Heather's Recipe for Sept. 2011 - Gnocchi
I didn't over think my recipe this month. I've always wanted to make homemade gnocchi so the idea came easy. Mike and I love gnocchi but we usually get it pre-made (Wegman's Whole Wheat Gnocchi are very good) which always makes an easy dinner.
Watching these delicate pillows being made magically by Chefs on TV aways made my tummy growl with envy. My Grandma made dumplings growing up that were so comforting and I equate the same fondness with Italian gnocchi. They are made with simple ingredients but yet I feel like there has to be more than just mixing potatoes, flour, and cheese into a dough?
I excitedly went searching for the perfect recipe that wouldn't be too intimidating. I immediately thought of Fabio Viviani because I remember seeing a tweet about his famous gnocchi. He is one of our favorite Top Chef celebrities and although he never won the title, he can certainly cook beautiful Italian food! Unfortunately his website was a disappointment. I tried to access the recipe from his "recipeasy" section. Funny, because its was far from easy. I had to sign up, receive an email, click on that email, and then it was suppose to work, but still no recipe. In frustration I tweeted at Fabio and was surprised with a response and some help from his web developer who just kept asking if I knew how to use my email. Maybe I'm missing something silly but at the same time I feel like you either put your recipes online or not. Hopefully they work out this bug before they turn more fans off.
Back to the drawing board. For our anniversary I made David Rocco's Pasta E Fagioli. That was the most amazing pasta I've ever had. Don't get me wrong, Olive Garden's pasta fagioli soup is good but absolutely nothing like this. It's like a creamy pasta risotto and its so awesome that I'm now officially starving! What I like about his recipes and cooking style is that it feels homey. Nothing pretentious, so I can cook with confidence. This lead me to the Porcini Gnocchi recipe on Cooking Channel's website.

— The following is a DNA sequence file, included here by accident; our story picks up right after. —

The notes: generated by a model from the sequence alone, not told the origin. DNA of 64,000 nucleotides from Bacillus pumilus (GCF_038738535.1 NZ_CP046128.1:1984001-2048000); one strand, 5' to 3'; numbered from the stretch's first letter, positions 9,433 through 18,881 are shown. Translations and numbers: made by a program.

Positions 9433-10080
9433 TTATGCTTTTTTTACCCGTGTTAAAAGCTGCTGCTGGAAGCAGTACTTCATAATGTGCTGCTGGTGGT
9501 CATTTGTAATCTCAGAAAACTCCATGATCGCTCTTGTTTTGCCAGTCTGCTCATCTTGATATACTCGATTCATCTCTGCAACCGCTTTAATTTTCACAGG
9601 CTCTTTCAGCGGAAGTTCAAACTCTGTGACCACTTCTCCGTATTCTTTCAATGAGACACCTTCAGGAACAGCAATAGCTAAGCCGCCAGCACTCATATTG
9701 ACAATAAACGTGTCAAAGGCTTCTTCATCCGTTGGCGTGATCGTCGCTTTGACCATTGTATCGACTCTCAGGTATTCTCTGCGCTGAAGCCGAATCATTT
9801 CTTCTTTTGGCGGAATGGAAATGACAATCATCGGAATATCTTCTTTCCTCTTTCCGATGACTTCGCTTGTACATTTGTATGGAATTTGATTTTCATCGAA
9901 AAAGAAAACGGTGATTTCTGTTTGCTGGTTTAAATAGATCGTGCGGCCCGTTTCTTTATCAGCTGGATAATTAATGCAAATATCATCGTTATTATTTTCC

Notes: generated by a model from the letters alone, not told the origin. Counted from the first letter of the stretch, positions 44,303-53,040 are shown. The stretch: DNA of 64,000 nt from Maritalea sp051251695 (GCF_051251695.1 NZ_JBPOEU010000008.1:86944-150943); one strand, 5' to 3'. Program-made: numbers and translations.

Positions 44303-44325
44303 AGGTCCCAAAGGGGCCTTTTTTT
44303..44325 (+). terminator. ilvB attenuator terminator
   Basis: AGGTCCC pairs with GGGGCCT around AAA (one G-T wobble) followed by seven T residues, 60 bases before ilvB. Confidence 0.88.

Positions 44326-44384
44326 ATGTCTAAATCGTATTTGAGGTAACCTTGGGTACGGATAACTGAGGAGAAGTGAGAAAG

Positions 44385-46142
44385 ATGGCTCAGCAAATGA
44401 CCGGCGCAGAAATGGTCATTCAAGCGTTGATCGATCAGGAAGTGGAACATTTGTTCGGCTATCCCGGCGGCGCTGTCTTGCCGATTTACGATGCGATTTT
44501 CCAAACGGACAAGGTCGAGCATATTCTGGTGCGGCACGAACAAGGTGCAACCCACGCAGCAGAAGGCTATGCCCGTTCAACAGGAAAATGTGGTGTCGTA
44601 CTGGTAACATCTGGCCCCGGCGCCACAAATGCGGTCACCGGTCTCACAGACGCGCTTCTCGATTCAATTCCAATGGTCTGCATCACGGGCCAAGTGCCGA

The hardest thing to find were the dried Porcini, but luckily Wegman's had it all and I didn't have to settle on something else. I had fun ricing my potatoes in my food mill and the dough came together easily by kneading the potatoes, flour, Parmigiano, and hydrated porcinis together. Rolling the dough into logs reminding me of teaching clay techniques in my art classes. Coiling, cutting, and imprinting them with with my fork to refine the shape was fun, although I'm sure I could use more practice to make them more uniform. The recipe made two batches so I froze half. I'll let you know if they are just as good.
The Gnocchi only took two minutes to cook in boiling water but luckily the sauce was super simple. Sage from the garden, butter, reserved porcini liquid, and more parm! The porcini liquid was the only creative change I made because I couldn't bare to throw out that dark juice from the mushrooms. I hydrated them in potato water so it had the starch that the gnocchi water wouldn't have added as well.
It was sooo yummy! Pillows of soft potatoey goodness with flecks of mushrooms. Great earthy flavors of sage and porcini with butter and cheese, how could you go wrong?
I will certainly make gnocchi again! A great weekend activity!
Heather on September 29, 2011 at 10:30pm EDT